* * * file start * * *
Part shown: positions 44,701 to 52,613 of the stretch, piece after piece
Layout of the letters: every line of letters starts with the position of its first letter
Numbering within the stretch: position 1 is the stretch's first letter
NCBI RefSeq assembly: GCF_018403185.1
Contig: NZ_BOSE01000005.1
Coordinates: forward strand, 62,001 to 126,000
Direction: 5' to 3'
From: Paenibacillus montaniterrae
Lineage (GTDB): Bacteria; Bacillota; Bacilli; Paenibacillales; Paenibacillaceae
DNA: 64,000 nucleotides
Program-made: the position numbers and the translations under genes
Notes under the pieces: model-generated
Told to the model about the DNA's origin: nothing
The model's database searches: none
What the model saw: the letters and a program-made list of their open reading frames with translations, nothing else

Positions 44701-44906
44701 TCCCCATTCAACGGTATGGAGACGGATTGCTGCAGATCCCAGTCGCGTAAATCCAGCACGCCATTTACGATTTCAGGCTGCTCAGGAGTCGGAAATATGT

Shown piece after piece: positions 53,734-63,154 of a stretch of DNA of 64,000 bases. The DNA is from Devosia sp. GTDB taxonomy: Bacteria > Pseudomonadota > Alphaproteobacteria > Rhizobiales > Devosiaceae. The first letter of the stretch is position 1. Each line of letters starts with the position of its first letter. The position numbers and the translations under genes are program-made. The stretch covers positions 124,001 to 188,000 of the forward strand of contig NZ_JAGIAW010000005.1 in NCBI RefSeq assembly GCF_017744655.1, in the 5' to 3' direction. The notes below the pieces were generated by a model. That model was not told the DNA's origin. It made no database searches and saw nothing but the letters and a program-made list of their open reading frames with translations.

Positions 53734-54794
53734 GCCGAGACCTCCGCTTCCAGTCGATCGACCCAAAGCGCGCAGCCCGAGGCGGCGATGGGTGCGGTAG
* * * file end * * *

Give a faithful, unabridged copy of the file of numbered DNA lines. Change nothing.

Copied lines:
Part shown: positions 44,701 to 52,613 of the stretch, piece after piece
Layout of the letters: every line of letters starts with the position of its first letter
Numbering within the stretch: position 1 is the stretch's first letter
NCBI RefSeq assembly: GCF_018403185.1
Contig: NZ_BOSE01000005.1
Coordinates: forward strand, 62,001 to 126,000
Direction: 5' to 3'
From: Paenibacillus montaniterrae
Lineage (GTDB): Bacteria; Bacillota; Bacilli; Paenibacillales; Paenibacillaceae
DNA: 64,000 nucleotides
Program-made: the position numbers and the translations under genes
Notes under the pieces: model-generated
Told to the model about the DNA's origin: nothing
The model's database searches: none
What the model saw: the letters and a program-made list of their open reading frames with translations, nothing else

Positions 44701-44906
44701 TCCCCATTCAACGGTATGGAGACGGATTGCTGCAGATCCCAGTCGCGTAAATCCAGCACGCCATTTACGATTTCAGGCTGCTCAGGAGTCGGAAATATGT

Shown piece after piece: positions 53,734-63,154 of a stretch of DNA of 64,000 bases. The DNA is from Devosia sp. GTDB taxonomy: Bacteria > Pseudomonadota > Alphaproteobacteria > Rhizobiales > Devosiaceae. The first letter of the stretch is position 1. Each line of letters starts with the position of its first letter. The position numbers and the translations under genes are program-made. The stretch covers positions 124,001 to 188,000 of the forward strand of contig NZ_JAGIAW010000005.1 in NCBI RefSeq assembly GCF_017744655.1, in the 5' to 3' direction. The notes below the pieces were generated by a model. That model was not told the DNA's origin. It made no database searches and saw nothing but the letters and a program-made list of their open reading frames with translations.

Positions 53734-54794
53734 GCCGAGACCTCCGCTTCCAGTCGATCGACCCAAAGCGCGCAGCCCGAGGCGGCGATGGGTGCGGTAG